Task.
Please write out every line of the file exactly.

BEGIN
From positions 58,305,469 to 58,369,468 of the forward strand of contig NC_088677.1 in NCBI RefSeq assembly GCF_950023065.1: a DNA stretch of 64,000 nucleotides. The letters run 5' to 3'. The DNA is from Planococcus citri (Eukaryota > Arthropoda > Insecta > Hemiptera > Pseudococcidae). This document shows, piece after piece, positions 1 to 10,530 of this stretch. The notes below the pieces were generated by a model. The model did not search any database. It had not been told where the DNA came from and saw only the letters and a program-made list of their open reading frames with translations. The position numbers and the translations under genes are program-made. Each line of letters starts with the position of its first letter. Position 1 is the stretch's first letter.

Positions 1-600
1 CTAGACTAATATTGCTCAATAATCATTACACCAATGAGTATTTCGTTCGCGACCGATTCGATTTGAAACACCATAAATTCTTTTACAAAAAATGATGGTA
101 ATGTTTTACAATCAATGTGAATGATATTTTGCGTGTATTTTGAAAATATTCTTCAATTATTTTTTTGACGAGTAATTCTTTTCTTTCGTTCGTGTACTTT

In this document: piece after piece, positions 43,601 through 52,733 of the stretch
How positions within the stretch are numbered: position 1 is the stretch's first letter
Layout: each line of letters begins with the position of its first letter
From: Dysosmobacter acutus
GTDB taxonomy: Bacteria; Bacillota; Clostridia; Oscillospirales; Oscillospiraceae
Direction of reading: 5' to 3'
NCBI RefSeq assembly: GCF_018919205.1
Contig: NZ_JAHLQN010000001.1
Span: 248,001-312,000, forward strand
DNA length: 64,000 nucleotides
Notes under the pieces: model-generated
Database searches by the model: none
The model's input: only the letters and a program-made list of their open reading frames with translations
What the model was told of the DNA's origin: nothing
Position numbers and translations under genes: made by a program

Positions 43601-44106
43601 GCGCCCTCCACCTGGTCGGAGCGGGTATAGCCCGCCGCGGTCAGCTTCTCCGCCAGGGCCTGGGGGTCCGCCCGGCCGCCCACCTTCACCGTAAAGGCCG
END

From positions 58,305,469 to 58,369,468 of the forward strand of contig NC_088677.1 in NCBI RefSeq assembly GCF_950023065.1: a DNA stretch of 64,000 nucleotides. The letters run 5' to 3'. The DNA is from Planococcus citri (Eukaryota > Arthropoda > Insecta > Hemiptera > Pseudococcidae). This document shows, piece after piece, positions 1 to 10,530 of this stretch. The notes below the pieces were generated by a model. The model did not search any database. It had not been told where the DNA came from and saw only the letters and a program-made list of their open reading frames with translations. The position numbers and the translations under genes are program-made. Each line of letters starts with the position of its first letter. Position 1 is the stretch's first letter.

Positions 1-600
1 CTAGACTAATATTGCTCAATAATCATTACACCAATGAGTATTTCGTTCGCGACCGATTCGATTTGAAACACCATAAATTCTTTTACAAAAAATGATGGTA
101 ATGTTTTACAATCAATGTGAATGATATTTTGCGTGTATTTTGAAAATATTCTTCAATTATTTTTTTGACGAGTAATTCTTTTCTTTCGTTCGTGTACTTT

In this document: piece after piece, positions 43,601 through 52,733 of the stretch
How positions within the stretch are numbered: position 1 is the stretch's first letter
Layout: each line of letters begins with the position of its first letter
From: Dysosmobacter acutus
GTDB taxonomy: Bacteria; Bacillota; Clostridia; Oscillospirales; Oscillospiraceae
Direction of reading: 5' to 3'
NCBI RefSeq assembly: GCF_018919205.1
Contig: NZ_JAHLQN010000001.1
Span: 248,001-312,000, forward strand
DNA length: 64,000 nucleotides
Notes under the pieces: model-generated
Database searches by the model: none
The model's input: only the letters and a program-made list of their open reading frames with translations
What the model was told of the DNA's origin: nothing
Position numbers and translations under genes: made by a program

Positions 43601-44106
43601 GCGCCCTCCACCTGGTCGGAGCGGGTATAGCCCGCCGCGGTCAGCTTCTCCGCCAGGGCCTGGGGGTCCGCCCGGCCGCCCACCTTCACCGTAAAGGCCG